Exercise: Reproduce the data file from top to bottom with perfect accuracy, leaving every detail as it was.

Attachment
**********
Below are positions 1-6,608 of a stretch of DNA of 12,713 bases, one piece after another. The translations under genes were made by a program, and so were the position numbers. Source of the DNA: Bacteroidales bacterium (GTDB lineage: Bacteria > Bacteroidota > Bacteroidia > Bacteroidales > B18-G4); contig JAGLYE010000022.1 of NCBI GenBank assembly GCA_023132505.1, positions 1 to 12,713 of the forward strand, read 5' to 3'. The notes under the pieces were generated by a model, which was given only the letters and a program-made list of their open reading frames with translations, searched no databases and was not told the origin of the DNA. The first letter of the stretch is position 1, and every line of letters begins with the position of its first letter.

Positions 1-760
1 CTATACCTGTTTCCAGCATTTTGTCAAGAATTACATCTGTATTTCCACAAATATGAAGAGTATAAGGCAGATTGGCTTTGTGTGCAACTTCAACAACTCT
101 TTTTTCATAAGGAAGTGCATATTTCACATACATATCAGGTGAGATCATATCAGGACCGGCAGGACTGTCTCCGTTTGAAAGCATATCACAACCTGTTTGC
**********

Below are positions 1-6,608 of a stretch of DNA of 12,713 bases, one piece after another. The translations under genes were made by a program, and so were the position numbers. Source of the DNA: Bacteroidales bacterium (GTDB lineage: Bacteria > Bacteroidota > Bacteroidia > Bacteroidales > B18-G4); contig JAGLYE010000022.1 of NCBI GenBank assembly GCA_023132505.1, positions 1 to 12,713 of the forward strand, read 5' to 3'. The notes under the pieces were generated by a model, which was given only the letters and a program-made list of their open reading frames with translations, searched no databases and was not told the origin of the DNA. The first letter of the stretch is position 1, and every line of letters begins with the position of its first letter.

Positions 1-760
1 CTATACCTGTTTCCAGCATTTTGTCAAGAATTACATCTGTATTTCCACAAATATGAAGAGTATAAGGCAGATTGGCTTTGTGTGCAACTTCAACAACTCT
101 TTTTTCATAAGGAAGTGCATATTTCACATACATATCAGGTGAGATCATATCAGGACCGGCAGGACTGTCTCCGTTTGAAAGCATATCACAACCTGTTTGC